All in all, it seems that there may be no complete solution for a list of lexical comparanda for all human languages, including sign languages, given the complexities of lexical semantics, the high variability in expression among the languages of the world (see Hymes 1960 for a detailed discussion on this problem), and the problems related to selective pressures highlighted above. Scholars have proposed alternative features for comparing languages, such as grammatical properties (Longobardi et al. 2015) or other "structural" features (Szeto et al. 2018), but these are either even more problematic for historical language comparison—given that it is never clear if these alternative features have evolved independently or due to common inheritance—or they are again based on a targeted selection for a certain group of languages in a certain region.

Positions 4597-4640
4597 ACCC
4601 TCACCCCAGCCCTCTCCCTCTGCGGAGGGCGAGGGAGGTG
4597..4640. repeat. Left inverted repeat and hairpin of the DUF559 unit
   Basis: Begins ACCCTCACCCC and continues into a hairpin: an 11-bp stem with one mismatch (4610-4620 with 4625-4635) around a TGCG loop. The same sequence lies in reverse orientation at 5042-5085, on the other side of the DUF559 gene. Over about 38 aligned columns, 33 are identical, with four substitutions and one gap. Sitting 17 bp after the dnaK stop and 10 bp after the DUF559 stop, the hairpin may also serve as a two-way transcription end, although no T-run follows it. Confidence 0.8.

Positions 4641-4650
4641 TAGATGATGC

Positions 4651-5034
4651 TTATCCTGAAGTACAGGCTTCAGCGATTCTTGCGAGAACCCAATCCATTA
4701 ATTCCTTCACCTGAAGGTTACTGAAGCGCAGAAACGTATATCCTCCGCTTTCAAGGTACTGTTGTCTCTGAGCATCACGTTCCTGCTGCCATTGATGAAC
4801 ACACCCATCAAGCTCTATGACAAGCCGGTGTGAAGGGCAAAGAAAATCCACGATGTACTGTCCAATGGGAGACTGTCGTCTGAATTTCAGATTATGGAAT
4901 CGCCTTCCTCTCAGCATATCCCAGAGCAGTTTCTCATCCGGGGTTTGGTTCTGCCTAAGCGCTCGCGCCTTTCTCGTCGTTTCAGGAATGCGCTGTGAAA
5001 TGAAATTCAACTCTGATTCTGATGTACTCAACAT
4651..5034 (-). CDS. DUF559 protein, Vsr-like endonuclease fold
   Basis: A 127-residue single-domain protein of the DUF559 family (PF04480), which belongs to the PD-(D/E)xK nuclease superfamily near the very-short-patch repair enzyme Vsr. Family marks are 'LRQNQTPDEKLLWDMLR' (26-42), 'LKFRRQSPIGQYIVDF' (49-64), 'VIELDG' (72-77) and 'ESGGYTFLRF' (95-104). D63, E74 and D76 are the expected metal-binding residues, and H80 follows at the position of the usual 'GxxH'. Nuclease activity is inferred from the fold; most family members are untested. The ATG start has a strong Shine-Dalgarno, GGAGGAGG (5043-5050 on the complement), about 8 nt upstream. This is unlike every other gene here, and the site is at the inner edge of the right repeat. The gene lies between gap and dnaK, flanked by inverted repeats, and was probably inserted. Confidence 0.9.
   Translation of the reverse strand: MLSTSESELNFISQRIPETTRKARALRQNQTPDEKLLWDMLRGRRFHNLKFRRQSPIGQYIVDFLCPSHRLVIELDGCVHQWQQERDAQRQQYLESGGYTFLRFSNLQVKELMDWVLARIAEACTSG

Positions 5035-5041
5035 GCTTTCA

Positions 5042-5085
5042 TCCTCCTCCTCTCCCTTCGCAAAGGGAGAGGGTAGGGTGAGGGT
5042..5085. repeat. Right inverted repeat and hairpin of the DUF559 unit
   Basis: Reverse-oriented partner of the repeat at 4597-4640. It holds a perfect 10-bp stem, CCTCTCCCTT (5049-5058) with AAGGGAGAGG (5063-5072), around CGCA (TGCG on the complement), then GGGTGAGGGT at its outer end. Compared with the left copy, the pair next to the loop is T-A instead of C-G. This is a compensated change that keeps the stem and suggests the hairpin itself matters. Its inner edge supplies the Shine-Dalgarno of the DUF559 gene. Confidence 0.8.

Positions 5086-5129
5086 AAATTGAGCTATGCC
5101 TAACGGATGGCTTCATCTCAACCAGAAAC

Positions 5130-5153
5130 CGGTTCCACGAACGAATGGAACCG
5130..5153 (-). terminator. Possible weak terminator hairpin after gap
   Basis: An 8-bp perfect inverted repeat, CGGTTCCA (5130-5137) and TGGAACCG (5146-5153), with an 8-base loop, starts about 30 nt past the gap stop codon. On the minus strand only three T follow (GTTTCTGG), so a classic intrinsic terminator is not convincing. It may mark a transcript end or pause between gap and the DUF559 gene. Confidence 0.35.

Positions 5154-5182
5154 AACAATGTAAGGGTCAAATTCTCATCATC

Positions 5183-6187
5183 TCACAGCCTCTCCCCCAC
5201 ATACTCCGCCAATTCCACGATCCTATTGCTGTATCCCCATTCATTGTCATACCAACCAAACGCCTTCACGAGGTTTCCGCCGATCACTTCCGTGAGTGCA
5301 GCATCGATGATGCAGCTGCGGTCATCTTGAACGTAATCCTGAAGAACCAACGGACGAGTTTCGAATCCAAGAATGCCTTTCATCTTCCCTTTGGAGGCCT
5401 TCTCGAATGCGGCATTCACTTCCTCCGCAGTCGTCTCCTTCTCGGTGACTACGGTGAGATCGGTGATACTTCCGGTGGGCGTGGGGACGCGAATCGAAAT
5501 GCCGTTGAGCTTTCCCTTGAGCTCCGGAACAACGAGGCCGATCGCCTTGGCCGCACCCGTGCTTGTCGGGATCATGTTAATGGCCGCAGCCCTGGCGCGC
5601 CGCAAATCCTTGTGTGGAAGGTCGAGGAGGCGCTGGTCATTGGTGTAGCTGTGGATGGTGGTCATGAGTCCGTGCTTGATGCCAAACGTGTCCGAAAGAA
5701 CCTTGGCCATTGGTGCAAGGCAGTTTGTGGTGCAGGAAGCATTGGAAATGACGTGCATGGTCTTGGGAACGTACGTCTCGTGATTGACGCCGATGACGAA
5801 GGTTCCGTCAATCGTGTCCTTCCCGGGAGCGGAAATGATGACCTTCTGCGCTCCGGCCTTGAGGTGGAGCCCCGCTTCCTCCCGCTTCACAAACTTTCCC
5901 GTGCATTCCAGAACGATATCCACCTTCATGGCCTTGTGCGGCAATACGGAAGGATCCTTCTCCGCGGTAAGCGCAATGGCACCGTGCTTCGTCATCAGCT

Targeted comparanda

If there is no universal list of features that can be used to study how languages have evolved, we have to resort to the second possibility mentioned above, by creating targeted lists of comparanda for the specific language groups whose evolution we want to study. When doing so, it is best to aim at a high degree of universality in the list of comparanda, even if one knows that complete universality cannot be achieved. This practice helps to compare a given study with alternative studies; it may also help colleagues to recycle the data, at least in part, or to merge datasets for combined analyses, if similar comparanda have been published for other languages.